The primary problems with increasing ICF performance since the early experiments in the 1970s have been of energy delivery to the target and of symmetry of the imploding fuel and formation of a 'tight' shockwave convergence at fuel center. In order to focus the shock wave on the center of the target, the target must be made with extremely high precision and sphericity with abberations of no more than a few micrometres over its surface (inner and outer). Likewise the aiming of the laser beams must be extremely precise and the beams must arrive at the same time at all points on the target. Beam timing is a relatively simple issue and is solved by using delay lines in the beams' optical path to achieve picosecond levels of timing accuracy. Other problems plaguing the achievement of high symmetry and high temperatures/densities of the imploding target are so called "beam-beam" imbalance and beam anisotropy. These problems are, respectively, where the energy delivered by one beam may be higher or lower than other beams impinging on the target and of "hot spots" within a beam diameter hitting a target which induces uneven compression on the target surface, thereby forming rayleigh-taylor instabilities in the fuel, mixing it and reducing heating efficacy. All of these problems have been substantially mitigated in the past two decades of research by using various beam smoothing techniques and beam energy diagnostics to balance beam to beam energy. Target design has also improved tremendously over the years. Modern cryogenic targets tend to freeze a thin layer of the D-T mix just on the inside of a plastic sphere while irradiating it with a low power IR laser to smooth it's inner surface and monitoring it with a microscope equipped camera, thereby allowing the layer to be closely monitored ensuring its "smoothness".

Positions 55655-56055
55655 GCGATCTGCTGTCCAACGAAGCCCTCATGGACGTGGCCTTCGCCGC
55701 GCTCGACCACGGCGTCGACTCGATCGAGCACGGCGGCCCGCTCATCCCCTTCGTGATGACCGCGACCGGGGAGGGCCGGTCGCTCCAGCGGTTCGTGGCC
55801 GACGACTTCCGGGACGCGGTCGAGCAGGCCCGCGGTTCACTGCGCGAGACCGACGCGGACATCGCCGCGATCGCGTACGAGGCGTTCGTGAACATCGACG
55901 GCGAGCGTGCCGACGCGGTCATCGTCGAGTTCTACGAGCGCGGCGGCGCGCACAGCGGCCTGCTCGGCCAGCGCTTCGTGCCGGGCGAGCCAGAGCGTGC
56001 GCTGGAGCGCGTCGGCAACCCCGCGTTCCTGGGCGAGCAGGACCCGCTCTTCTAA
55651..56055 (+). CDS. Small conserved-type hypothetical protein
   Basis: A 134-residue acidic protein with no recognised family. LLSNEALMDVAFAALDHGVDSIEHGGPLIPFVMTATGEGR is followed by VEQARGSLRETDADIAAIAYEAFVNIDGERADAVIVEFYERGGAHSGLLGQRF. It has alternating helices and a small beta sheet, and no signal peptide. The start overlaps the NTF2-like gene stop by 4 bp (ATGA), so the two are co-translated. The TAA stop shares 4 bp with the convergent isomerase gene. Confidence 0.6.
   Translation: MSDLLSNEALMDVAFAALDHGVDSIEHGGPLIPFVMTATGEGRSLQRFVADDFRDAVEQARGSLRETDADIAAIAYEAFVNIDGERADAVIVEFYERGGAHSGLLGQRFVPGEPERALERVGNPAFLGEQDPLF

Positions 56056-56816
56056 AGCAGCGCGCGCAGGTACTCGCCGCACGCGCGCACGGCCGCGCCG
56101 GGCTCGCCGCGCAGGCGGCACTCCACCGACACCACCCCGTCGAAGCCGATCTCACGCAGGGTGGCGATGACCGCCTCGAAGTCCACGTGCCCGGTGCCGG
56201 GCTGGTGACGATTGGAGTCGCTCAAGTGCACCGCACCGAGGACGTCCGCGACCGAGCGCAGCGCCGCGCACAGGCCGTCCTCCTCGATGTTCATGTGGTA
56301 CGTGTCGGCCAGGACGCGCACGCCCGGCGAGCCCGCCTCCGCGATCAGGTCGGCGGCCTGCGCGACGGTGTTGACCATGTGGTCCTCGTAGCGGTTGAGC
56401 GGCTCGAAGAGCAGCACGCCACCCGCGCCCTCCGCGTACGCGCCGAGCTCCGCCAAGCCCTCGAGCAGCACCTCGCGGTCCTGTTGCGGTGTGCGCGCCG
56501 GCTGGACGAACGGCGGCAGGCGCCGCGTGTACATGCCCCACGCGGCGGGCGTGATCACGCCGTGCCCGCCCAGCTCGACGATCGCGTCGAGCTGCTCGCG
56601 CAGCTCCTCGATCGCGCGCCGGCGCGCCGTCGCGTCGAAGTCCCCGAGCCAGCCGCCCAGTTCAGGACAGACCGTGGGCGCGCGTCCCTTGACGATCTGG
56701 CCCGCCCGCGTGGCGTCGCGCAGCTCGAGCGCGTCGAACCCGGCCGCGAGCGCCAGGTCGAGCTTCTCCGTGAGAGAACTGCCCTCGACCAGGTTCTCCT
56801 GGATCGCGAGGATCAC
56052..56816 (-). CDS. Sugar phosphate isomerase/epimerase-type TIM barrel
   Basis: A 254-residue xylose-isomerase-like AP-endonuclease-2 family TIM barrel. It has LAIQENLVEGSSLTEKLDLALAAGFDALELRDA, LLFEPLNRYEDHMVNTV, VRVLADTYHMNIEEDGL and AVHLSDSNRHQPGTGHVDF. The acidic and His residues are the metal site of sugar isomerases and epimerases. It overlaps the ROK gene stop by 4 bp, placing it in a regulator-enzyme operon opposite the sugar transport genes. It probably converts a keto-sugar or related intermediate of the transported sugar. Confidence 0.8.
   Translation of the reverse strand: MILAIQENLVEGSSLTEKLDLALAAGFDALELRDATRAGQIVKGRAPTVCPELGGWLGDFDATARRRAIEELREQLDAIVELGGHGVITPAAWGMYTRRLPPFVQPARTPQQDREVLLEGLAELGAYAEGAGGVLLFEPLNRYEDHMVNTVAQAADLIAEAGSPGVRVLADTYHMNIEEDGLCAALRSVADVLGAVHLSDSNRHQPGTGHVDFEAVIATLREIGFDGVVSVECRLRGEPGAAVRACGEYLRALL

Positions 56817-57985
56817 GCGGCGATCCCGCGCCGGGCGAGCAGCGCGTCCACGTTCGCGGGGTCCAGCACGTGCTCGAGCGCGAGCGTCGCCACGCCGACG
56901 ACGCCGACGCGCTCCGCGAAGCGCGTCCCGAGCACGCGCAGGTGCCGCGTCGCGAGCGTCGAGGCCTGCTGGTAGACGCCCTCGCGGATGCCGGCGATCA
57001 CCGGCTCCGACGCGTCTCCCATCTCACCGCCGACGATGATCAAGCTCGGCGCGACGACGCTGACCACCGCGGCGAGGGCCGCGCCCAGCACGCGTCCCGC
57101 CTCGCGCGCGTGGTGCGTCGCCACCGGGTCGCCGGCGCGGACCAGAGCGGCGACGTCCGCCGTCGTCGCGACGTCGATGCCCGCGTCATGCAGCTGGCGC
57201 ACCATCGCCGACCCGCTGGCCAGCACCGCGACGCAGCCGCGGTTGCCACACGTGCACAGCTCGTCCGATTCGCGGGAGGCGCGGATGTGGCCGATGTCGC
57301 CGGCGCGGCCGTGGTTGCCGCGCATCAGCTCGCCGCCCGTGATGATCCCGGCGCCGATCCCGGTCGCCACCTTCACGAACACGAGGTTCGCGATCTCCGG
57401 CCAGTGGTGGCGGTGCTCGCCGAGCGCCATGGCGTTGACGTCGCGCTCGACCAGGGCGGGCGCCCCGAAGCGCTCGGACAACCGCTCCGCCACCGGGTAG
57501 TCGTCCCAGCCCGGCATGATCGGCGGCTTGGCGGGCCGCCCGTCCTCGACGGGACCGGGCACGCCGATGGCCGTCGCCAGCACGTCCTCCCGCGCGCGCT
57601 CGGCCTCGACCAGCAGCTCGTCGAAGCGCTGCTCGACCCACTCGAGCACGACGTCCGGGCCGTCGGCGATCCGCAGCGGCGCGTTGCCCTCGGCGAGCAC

Certain targets are surrounded by a small metal cylinder which is then irradiated by the laser beams instead of the target itself (called indirect drive ICF) (lasers are focused on the inner side of the cylinder almost instantly heating it to a superhot plasma which radiates mosly in X-rays) the X-rays from this plasma are then absorbed by the target surface, imploding it in the same way as if it had been hit with the lasers directly. The absorption of x-rays by the target is more efficient than the direct absorption of laser light, however these hohlraums or "burning chambers" also take up considerable energy to heat on their own, and are a debated feature even today; the equally numerous direct-drive designs do not use them. Often indirect drive hohlraum targets are used to simulate thermonuclear weapons tests due to the fact that the fusion fuel in them is also imploded mainly by X-ray radiation.